Begin on forty-eight stitches as a
foundation, and net four rows plain; then form the loops, for the ribbon, with a mesh double the size of that you work with. Then five rows more are to be netted plain ; and in the next you must join both ends, and net one plain round, taking care in the twelfth stitch to increase. Again net round, and increase as before. Net the remaining stitches. You must then net sixteen rounds, increasing two stitches, to form the thumb, in the same place as the other increased stitches, every other round. Join the thumb stitches, and net seven rounds, which is the length of the thumb, decreasing a stitch or two in every round. With the larger mesh you are to net two stitches in every loop, and then net one round, taking the two together. Net two or three rounds with a finer mesh: this finishes the thumb. Net as many rounds as are wanted for the hand, and finish as before. Run in the ribbon, and edge with lace. You must have a No. 12 mesh, and five skeins of silk. A Plain Scollop. - You must cast on one stitch for each scollop : this is the first row. For the second, use a flat mesh No. 1, and increase twenty stitches in each loop Net the third with a round mesh No. 14, netting all the increased loops plain. The two next rows are netted plain, with the same mesh, which finishes the pattern.
You commence with one stitch for each scollop, as in last pattern. For the sec-ond row, use the flat mesh No. 1, and increase in each loop twelve stitches. Net the third round with the round mesh No. 15, and be careful to net the increased stitches plain. The last row is netted plain, with the same mesh as the preced-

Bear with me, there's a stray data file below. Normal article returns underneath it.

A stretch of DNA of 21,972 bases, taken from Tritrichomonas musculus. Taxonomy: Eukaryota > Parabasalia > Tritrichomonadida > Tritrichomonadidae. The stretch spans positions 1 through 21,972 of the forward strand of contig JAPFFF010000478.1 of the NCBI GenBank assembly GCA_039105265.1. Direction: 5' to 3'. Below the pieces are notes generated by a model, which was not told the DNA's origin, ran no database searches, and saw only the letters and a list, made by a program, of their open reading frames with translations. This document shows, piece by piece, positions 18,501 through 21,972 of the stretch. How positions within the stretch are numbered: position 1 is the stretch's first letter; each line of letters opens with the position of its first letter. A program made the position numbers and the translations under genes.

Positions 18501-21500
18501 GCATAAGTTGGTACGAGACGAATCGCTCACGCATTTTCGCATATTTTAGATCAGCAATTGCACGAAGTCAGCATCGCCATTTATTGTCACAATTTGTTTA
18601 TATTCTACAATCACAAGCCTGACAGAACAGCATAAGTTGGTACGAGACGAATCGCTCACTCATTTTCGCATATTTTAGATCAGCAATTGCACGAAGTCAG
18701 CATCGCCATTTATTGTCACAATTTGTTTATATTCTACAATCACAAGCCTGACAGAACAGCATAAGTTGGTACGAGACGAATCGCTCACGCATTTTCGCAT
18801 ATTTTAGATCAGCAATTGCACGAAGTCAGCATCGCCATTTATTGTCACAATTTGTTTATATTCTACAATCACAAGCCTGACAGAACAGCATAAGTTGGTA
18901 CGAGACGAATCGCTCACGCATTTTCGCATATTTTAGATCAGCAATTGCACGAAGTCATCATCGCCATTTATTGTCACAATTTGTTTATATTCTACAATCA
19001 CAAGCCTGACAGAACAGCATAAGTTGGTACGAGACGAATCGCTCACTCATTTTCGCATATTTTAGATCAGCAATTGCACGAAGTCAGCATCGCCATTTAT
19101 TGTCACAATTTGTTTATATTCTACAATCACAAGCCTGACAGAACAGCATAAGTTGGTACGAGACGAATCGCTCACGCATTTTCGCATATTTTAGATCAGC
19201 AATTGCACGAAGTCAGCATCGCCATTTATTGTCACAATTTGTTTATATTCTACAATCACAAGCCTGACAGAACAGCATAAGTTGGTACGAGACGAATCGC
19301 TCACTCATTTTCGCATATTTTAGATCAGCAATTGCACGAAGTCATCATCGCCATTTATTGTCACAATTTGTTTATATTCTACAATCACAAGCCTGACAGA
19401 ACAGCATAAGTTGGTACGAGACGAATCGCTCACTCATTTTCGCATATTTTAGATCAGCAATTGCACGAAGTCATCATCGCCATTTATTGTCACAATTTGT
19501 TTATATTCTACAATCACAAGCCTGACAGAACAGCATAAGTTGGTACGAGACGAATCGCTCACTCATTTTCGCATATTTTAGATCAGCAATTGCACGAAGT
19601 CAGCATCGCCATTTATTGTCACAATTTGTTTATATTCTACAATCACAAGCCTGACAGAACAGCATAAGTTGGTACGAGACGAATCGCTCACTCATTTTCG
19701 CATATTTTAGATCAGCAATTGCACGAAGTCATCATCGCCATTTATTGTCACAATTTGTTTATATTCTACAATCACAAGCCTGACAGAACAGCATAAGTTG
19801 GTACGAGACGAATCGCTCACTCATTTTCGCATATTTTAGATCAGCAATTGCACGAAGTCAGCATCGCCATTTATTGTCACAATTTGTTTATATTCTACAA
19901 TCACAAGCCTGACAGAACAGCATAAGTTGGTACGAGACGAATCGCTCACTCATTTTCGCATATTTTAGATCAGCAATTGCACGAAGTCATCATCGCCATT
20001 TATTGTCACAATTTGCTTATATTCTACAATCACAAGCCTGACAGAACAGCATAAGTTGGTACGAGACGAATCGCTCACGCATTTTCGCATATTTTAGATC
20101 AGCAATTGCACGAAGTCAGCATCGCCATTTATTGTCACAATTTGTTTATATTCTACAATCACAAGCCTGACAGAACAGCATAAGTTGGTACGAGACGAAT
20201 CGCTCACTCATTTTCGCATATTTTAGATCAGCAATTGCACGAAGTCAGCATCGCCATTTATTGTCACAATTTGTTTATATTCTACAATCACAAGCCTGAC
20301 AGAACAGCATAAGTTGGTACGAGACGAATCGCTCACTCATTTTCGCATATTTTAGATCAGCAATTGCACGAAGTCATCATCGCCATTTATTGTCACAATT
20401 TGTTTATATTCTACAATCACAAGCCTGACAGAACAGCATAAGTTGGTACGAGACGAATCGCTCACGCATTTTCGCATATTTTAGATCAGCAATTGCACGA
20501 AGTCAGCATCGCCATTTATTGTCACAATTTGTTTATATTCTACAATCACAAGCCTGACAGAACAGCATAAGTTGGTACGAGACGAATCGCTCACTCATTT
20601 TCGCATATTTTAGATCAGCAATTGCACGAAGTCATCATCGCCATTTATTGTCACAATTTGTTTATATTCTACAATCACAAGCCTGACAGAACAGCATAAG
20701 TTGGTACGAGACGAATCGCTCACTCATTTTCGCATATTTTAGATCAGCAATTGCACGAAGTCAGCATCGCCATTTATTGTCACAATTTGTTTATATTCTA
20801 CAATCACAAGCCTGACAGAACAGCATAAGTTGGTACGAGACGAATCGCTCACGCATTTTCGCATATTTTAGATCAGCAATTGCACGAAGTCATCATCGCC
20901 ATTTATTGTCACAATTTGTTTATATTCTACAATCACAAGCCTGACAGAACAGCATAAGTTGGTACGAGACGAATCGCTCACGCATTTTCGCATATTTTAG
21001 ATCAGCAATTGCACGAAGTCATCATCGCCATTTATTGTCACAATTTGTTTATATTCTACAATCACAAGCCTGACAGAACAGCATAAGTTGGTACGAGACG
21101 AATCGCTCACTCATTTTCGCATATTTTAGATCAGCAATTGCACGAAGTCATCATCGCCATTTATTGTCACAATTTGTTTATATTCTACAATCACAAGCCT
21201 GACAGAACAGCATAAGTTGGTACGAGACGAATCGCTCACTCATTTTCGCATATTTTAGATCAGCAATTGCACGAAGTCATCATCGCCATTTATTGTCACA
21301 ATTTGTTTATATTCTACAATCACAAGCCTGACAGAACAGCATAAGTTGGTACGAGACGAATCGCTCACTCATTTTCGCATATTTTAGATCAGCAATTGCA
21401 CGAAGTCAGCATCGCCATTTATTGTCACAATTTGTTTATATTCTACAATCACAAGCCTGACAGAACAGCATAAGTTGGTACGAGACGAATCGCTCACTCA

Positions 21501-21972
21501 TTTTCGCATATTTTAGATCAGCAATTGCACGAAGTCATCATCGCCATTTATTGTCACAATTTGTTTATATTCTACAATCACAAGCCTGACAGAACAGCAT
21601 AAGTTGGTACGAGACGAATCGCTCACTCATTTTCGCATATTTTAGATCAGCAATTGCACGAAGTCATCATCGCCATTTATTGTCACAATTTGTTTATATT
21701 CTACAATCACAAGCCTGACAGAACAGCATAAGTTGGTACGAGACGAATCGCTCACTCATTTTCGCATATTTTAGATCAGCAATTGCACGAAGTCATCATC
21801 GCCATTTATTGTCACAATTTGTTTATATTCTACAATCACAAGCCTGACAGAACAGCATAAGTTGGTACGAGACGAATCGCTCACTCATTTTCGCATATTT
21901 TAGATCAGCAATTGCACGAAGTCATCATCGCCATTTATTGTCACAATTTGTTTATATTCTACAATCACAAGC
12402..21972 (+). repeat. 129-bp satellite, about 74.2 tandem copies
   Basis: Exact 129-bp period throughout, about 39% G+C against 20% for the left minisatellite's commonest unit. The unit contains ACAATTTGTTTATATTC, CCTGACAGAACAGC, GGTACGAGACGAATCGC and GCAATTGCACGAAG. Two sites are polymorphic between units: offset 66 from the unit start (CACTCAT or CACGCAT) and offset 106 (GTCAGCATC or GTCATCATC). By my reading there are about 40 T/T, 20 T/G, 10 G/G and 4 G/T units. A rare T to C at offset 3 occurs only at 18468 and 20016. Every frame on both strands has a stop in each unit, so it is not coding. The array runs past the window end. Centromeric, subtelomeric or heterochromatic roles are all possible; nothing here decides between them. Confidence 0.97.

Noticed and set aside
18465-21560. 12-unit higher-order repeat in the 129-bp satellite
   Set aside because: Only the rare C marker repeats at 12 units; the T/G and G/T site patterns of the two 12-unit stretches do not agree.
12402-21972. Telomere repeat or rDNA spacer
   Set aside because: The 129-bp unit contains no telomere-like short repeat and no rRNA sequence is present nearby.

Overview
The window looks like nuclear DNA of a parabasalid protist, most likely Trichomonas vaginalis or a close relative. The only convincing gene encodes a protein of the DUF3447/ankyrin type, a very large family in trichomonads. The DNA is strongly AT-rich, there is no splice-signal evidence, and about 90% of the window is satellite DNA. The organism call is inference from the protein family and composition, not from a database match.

ing one. The cotton used in the netting of these scollops, should be about the size of what is called third-sized purse twist
This is netted with German wool, and with a mesh No. 9. Having cast on 400 stitches, in the color you intend first to use, net twenty-three rows in plain netting. Then introduce the other color, or white; and again, in the same manner, net twenty-three rows. Proceed thus, till you have three stripes of each color: then net the two sides together, and draw up the ends. You may add tassels, if you choose.
This is to be worked with two flat needles, No. 8 and No. 2, and in that kind of silk called dockers. You are to commence, by casting on 210 stitches, and netting four rows with the smaller mesh, and thirty or thirty-two with the larger one. These repeated, six times, completes the scarf. You must add the four narrow rows, which will complete the edge. The scarf is to be drawn up at each end, and have tassels attached.
A Long Purse, in Points. - Upon your foundation loops, put sixty stitches in one of the colors you intend to use, and return on them. Then, in the next row, put on forty stitches, the next forty, and so on to ten, always returning on the number last put on, and leaving the ten unnetted. You then, with another needle, introduce your other color, and put on ten stitches upon the foundation loops, commencing ten loops from the sixty of the first color. When you have reached the last of the sixty, which you will do when you have put on the ten, you must draw the mesh out, and pass the needle with the second color, through the concluding stitch of the first, working back upon the second color the ten stitches last introduced. The rest of the row is increased ten; and you must then decrease, as you did with the first color. One pattern is then complete; and you re-commence and proceed as before.